I see Larry Kurtz still has no interest in real conversation.

  18. leslie 2016-02-11 11:43

    larry has more knowledge in his left pinkie…if u can’t see that ask drubbed grudz.

    barry, get on the school board. don’t carry in the meetings though.

  19. caheidelberger Post author | 2016-02-11 11:43

    Sorry about that, Jeff. The rest of us will still happily engage you on the question of progressive taxation.

  20. larry kurtz 2016-02-12 09:41

    Okay, Endrizzi let’s have a real conversation.

    Businesses should be allowed to ban obese people: airlines and taxi services should charge more for fat people. Scales and Body Mass Index stations should be outside stores where food is sold. Businesses with buffets should have scales at the door and anyone with a BMI over 23 will pay an additional $1.00 for every whole number above that.

    Food stores should have scales at tills that add surcharges according to BMIs. Gas stations should have scales that determine price per gallon according to BMI unless you have documentation in your debit/credit card updated by your doctor that you’re on a weight reduction regimen.

    Tax BMI.

  21. Jeff Endrizzi 2016-02-12 16:33

    Thanks Cory. I don’t post here often….should be obvious why.

  22. larry kurtz 2016-02-12 16:37

    Write something meaningful, Endrizzi and you needn’t fear the Reaper. Say stupid stuff at your own risk.

  23. grudznick 2016-02-12 17:36

    Yeah. The “reaper” kurtz might say something mean. Just don’t click his blue links to gay porn and those malwares.

  24. larry kurtz 2016-02-12 17:49

    The Democrats’ alternative proposal is to raise the state sales tax rate from 4% to 5%. With the increased revenue, we could raise average teacher salaries to $50,000 per year or more without increasing the student-teacher ratio. Our proposal would also be based on target teacher ratio and target teacher salary. We also propose to exempt food, reducing the burden on poor people. South Dakota’s tax system puts a much heavier burden on poor people than on higher income folks.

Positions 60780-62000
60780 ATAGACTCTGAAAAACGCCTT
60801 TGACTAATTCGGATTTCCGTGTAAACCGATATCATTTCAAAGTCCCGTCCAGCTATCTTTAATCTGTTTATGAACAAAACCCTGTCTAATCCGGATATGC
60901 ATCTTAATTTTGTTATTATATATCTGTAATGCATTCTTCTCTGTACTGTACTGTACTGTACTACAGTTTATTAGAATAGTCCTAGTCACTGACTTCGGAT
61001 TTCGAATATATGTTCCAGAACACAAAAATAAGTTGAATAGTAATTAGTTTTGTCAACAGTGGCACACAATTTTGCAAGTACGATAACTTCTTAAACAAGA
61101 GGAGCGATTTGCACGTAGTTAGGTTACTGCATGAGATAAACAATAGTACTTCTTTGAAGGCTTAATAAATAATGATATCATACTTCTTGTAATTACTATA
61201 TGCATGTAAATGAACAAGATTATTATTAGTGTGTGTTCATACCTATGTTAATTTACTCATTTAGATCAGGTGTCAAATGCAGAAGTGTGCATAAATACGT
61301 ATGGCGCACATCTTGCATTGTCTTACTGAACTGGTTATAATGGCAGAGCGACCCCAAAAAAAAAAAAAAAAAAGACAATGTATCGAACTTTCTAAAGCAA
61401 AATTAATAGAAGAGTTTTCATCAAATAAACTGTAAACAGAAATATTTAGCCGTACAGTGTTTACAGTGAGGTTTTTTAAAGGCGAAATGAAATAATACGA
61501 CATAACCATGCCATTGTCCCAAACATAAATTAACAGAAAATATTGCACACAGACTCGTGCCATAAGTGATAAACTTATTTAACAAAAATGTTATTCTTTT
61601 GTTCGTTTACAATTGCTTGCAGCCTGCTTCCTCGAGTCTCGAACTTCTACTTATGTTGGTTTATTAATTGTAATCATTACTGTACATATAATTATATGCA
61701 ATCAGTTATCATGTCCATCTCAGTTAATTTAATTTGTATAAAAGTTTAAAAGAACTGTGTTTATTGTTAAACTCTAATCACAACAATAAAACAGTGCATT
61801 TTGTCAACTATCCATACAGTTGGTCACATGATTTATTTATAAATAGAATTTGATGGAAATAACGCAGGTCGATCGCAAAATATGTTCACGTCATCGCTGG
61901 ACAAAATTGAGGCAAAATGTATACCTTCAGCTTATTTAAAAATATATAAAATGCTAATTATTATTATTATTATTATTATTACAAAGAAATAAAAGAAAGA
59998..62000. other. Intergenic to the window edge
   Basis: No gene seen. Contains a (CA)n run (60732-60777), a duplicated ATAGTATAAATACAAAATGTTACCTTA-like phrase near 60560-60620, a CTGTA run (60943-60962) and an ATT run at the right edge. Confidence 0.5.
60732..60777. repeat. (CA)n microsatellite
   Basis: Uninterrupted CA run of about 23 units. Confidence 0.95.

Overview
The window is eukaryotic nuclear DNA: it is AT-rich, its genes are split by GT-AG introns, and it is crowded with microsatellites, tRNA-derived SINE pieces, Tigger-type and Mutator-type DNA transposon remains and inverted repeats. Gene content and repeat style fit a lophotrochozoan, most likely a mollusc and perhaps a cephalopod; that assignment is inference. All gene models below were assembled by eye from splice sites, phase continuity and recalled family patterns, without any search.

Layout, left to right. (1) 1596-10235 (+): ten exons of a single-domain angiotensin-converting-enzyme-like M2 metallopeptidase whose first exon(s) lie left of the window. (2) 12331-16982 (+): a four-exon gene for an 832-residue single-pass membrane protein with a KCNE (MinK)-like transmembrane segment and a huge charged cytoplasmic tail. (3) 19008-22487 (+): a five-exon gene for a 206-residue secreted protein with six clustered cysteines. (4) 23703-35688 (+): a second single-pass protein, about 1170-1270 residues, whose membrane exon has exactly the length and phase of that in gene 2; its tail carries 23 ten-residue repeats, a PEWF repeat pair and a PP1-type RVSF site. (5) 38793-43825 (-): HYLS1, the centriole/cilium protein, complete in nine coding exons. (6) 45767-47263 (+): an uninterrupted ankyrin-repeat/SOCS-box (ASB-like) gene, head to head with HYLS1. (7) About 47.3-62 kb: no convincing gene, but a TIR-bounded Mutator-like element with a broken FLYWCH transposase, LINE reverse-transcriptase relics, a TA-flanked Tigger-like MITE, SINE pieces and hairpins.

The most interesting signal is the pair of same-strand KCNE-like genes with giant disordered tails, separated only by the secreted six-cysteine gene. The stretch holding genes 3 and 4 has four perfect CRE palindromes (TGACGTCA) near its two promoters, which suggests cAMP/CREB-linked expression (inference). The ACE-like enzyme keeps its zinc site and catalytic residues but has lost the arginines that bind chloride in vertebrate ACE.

25. grudznick 2016-02-12 17:53

    So you think it’s got a chance then, Lar?

  26. Madman 2016-02-12 17:56


    What are bad foods? Are they ones not recommended in My Plate? Or are they the ones not recommended by the American Heart Association? Or are they the ones not recommended by my local doctor? Are eggs good or bad for me this week? If I order coffee and add sweetener does that make it a sugary drink? Also do you drink juice? (If you do most doctors would tell you, that you are consuming the same amount of sugar as pop)

    If you want to tax prepared foods that is fine, but to put a tax on “bad” or “sugary” foods would make the process so confusing to the consumer that I would just drive to Minnesota to buy groceries.

  27. barry freed 2016-02-13 07:39


    They recently added to Central and there is much more room to add more building on the south side and to the west. South Middle has at least 10 acres on its north side for an addition.

    To tear down a good building suggests corruption. No one on this blog would put on a new roof, install windows, floors, insulation and a few years later tear down their house to build new with a vacant lot they own right next door.

  28. Lynn 2016-02-13 08:22

    Barry Freed,

    We were talking about the old Aberdeen Central School complex. It is a large complex up there and very well built from what I have heard.

  29. leslie 2016-02-13 10:41

    70-something Wilson school has every square inch blanketed with utilization. over-utilization, I would say. the other old schools in RC are likely the same. South Middle, though maybe a few decades younger, uses very nearly every square foot of its surrounding acreage for athletics, community practice fields and parking. Tennis courts, barely functional ice rink and huge city pools are long gone. Stick-built annexes almost the same age are still in use. Surrounding slab homes, extremely cheaply mass constructed, on shale that cracks foundations and walls, are 60 plus years old.

    kids walking to school or home for lunch, is more rare for obvious reasons.

  30. leslie 2016-02-13 10:53

    oh, and dogs sheit on every exposed bit of open ground and are arrested on sight if loose.

    are you comfortable with kids walking home without armed escorts or crossing gaurds? (tongue in cheek)